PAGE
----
A 68-year-old male nonsmoker reported to our department with a complaint of change of voice for 3 months. There were no other associated complaints such as throat pain, difficulty in swallowing, difficulty in breathing, and fever. On history and physical examination, there was no abnormality detected in the oral cavity. There was no palpable lymphadenopathy. Laryngeal click was present. On indirect laryngoscopic examination no abnormality was noted in the oropharynx; however, an irregularity was seen on the right true and false vocal cord with no restriction of mobility in any of the vocal cord. On computed tomography scan of the head and neck, soft-tissue thickness of about 7 mm was seen over the right true and false vocal cord and 2.3 cm × 1.9 cm lesion was seen involving the left lobe of the parotid gland. Magnetic resonance imaging (MRI) of the neck and paranasal sinuses was performed immediately following computed tomography which showed 2.6 cm × 1.9 cm × 3.1 cm lesion was seen involving deep lobe of the left parotid gland which appeared isointense on T1w, hyperintense on T2w, and not suppressed on short inversion time inversion recovery. [Figure 1],[Figure 2],[Figure 3],[Figure 4] show the MRI view of the parotid and the glottic lesion. There was no evidence of the capsular breach. Seven-millimeter thickness was seen over the right true and false vocal cord. These findings were further confirmed by direct laryngoscopic examination, which showed mucosal irregularity over the right true and false vocal cord with normal mobility of both vocal cords and punch biopsy was taken from it which came out to be well-differentiated squamous cell carcinoma. Ultrasonography guided biopsy was taken from the deep lobe of the left parotid gland, which came out to be metastatic squamous cell carcinoma. [Figure 5],[Figure 6],[Figure 7] show the histopathological section of the glottic and parotid squamous cell carcinoma and parotid section post radiation showing no evidence of tumor cells. Chest X-ray and routine blood investigations include complete hemogram, renal and liver function tests, coagulation profile, and viral markers. Intense literature review and tumor board discussion were done following which decision was taken to offer curative radiation for the lesion of the larynx and to treat the parotid lesion by the surgery. Radiotherapy offered was to a dose of 55 Gray in 20 fractions at 2.75 Gy per fraction[2] considering the lesion of the glottis to be T2N0M1 as per the American Joint Cancer Committee eighth edition. The patient was treated by conventional parallel opposed open fields. The patient was simulated in the supine position with thermoplastic or fit used for immobilization, which was comfortable to the patient. The portals were kept according to standard protocol. The superior border was kept at the top of the thyroid cartilage, inferior border below the cricoid cartilage, anterior border as 1 cm skin flash, and posterior border over the anterior edge of the vertebral body. After a gap of 8 weeks, the patient underwent total parotidectomy and lymph node dissection of ipsilateral Levels I and II lymph nodes to a total of fourteen, which on histopathology showed no evidence of malignancy. No neoadjuvant or concurrent chemotherapy was offered to the patient. Posttreatment patient has no evidence of disease both clinically and radiologically.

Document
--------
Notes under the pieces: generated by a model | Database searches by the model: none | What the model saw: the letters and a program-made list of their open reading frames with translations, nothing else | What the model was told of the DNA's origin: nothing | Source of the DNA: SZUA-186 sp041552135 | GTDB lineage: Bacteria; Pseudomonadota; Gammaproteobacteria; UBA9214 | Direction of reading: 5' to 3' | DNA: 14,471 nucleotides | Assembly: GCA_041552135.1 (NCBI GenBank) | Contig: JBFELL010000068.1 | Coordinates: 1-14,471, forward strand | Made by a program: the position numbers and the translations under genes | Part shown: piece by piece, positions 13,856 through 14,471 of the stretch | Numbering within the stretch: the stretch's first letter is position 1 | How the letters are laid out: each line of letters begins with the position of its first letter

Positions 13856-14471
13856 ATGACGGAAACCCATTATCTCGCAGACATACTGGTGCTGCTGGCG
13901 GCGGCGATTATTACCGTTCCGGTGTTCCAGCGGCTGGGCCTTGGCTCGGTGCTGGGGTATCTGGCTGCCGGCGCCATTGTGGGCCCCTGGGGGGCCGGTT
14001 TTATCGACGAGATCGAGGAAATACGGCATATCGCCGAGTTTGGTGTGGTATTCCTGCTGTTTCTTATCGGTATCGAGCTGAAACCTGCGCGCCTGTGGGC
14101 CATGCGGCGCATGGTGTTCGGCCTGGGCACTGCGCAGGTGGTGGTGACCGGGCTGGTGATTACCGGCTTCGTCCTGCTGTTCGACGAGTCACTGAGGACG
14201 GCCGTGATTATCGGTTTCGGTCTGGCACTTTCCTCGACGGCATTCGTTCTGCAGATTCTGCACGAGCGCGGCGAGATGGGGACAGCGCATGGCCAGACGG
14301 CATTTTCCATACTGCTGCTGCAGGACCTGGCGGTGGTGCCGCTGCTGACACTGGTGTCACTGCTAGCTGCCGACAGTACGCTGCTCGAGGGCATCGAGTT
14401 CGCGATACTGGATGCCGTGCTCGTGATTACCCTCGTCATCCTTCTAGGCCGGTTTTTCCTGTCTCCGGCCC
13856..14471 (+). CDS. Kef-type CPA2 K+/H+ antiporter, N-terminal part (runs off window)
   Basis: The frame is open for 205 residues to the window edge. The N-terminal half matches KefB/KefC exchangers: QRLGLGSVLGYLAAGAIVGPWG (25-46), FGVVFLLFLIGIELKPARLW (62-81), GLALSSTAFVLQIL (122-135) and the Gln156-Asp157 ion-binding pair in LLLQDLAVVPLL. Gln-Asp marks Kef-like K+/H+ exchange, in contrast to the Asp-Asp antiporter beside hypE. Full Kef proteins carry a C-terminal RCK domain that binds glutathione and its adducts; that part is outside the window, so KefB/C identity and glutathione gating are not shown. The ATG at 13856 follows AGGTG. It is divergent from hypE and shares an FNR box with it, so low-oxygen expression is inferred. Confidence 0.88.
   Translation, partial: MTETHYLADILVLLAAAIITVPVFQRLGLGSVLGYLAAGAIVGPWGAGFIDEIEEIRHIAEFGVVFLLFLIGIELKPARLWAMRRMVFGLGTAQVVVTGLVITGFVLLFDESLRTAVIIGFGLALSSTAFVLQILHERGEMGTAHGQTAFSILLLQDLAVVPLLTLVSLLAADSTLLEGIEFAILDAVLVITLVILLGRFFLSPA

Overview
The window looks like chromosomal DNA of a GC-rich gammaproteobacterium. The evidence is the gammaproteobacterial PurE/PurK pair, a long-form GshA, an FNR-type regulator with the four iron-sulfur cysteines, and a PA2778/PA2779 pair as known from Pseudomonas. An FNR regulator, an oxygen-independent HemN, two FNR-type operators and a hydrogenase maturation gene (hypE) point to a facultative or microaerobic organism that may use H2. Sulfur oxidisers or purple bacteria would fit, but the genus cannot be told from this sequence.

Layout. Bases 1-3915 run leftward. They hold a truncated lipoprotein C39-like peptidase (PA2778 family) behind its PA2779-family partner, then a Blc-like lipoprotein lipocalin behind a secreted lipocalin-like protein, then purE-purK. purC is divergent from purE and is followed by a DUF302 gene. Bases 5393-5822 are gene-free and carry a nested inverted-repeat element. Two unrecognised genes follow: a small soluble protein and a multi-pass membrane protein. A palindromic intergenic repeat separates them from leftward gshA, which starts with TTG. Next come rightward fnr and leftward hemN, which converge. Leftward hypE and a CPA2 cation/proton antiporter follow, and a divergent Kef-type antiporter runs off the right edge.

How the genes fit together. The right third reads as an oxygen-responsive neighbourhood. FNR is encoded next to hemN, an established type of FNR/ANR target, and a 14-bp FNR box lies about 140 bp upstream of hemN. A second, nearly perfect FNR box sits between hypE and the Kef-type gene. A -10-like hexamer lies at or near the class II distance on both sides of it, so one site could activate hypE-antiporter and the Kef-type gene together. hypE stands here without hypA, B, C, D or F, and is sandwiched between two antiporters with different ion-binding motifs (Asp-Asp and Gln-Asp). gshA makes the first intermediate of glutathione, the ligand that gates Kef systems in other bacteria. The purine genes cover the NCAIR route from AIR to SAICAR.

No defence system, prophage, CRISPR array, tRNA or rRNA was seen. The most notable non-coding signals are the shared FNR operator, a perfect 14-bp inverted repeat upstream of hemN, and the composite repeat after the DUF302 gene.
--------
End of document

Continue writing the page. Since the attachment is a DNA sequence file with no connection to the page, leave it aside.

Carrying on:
Figure 1: Irregularity over left true and false vocal cord shown on computed tomography scan

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Figure 2: Lesion is shown in the right parotid gland on computed tomography scan

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Figure 3: Lesion is shown on the left true and false vocal cord on magnetic resonance imaging

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Figure 4: Lesion in the left parotid gland seen on magnetic resonance imaging

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Figure 5: Slide from the vocal cord showing invasive squamous cell carcinoma